Grandad watched me cross Edinburgh Marathon finish line

'I remember halfway round the route I got word from my mum that my grandad had made it and he was going to see me over the finish line,' Emma Whitelaw smiles. 'That really spurred me on to the end so that I could see him. It was an incredibly special moment that I will never forget.'

By The Newsroom
Tuesday, 20th February 2018, 7:30 am
Emma Whitelaw's grandad hugs her at the finish line
Emma Whitelaw's grandad hugs her at the finish line

This was in the summer, just three months after Emma started to train for what would be her first marathon, a tough one at that, the Edinburgh Marathon full of hills, twists and challenges.

But she wasn’t to be fazed and and she raised £1700 for Macmillan Cancer Support after her grandad was diagnosed with the illness.

Despite being seriously ill, he watched her cross the finish line and gave her an emotion-laden hug. A memory to treasure.

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Charlotte ONeil is running in memory of her father

Looking back with pride, Emma said: “I would urge anyone still thinking about it to just take the jump and sign up. Running for Macmillan last year was one of the best things I did. The support was amazing all along the route. Before Edinburgh I had never run a marathon before and had not actually done any serious long distance running so I was really jumping into the unknown.”

There’s now less than 100 days to go to this year’s event on May 26 and 27. It’s Scotland’s biggest running festival with seven races on offer including 5k, 10k, team relay, half marathon and full marathon.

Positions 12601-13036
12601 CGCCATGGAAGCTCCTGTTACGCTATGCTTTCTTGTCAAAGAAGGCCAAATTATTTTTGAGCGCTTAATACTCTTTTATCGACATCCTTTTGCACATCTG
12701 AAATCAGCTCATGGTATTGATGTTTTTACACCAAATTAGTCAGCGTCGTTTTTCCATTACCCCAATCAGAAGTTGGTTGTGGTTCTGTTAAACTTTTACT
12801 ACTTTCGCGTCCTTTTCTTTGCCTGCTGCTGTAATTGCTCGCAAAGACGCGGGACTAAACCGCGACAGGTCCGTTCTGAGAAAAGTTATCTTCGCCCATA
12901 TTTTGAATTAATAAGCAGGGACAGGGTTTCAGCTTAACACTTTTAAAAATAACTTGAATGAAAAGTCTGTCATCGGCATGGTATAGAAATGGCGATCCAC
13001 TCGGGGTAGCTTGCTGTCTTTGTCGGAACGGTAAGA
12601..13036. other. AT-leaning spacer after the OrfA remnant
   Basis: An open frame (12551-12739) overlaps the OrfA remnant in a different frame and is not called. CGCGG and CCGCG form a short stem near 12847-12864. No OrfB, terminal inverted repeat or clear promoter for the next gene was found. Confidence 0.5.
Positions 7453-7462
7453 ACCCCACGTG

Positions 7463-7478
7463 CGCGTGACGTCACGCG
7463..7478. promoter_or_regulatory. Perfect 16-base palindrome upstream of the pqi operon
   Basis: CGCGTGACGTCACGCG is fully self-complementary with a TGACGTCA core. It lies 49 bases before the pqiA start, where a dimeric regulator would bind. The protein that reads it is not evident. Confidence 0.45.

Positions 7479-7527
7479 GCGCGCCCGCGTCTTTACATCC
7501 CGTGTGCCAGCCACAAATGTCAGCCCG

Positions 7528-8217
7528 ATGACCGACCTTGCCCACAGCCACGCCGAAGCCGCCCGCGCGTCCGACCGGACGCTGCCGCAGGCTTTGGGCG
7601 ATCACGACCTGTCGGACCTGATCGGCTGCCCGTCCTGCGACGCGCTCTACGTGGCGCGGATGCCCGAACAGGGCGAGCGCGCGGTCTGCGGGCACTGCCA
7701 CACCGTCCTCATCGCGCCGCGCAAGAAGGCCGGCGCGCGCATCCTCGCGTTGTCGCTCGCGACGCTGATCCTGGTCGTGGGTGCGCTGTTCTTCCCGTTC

Primary teacher Charlotte O’Neil signed up for the full marathon in June for her dad who had been diagnosed with terminal cancer.

Charlotte’s dad was in the Army and just three weeks after retiring in May last year he was diagnosed with terminal cancer and passed away four months later.

Charlotte ONeil is running in memory of her father

Charlotte, who gave birth to her son last October, said: “My dad was my absolute hero and my best friend. I knew I had to do this for him. From the day he was diagnosed, Macmillan nurses were there for him. Their help and support meant so much to my dad and the whole family. Before he passed away, I told him I was going to run the Edinburgh Marathon for Macmillan – a route he loved and had run many times before.

“He was so pleased for me but I could see in his eyes that deep down he wished he could be running it alongside me.

“He may not be here to join me in his trainers on the start line but I still feel he’ll be running it with me, and I hope I make him proud.”

Since the partnership between EMF and Macmillan begun in 2006, more than £5 million has been raised by nearly 12,000 runners taking part in the city event.

Macmillan senior fundraising manager Pauline Macmillan said: “It is people like Emma and Charlotte who we rely on to help fund the important services we provide. We are really grateful to all those who have signed up to run for us.”

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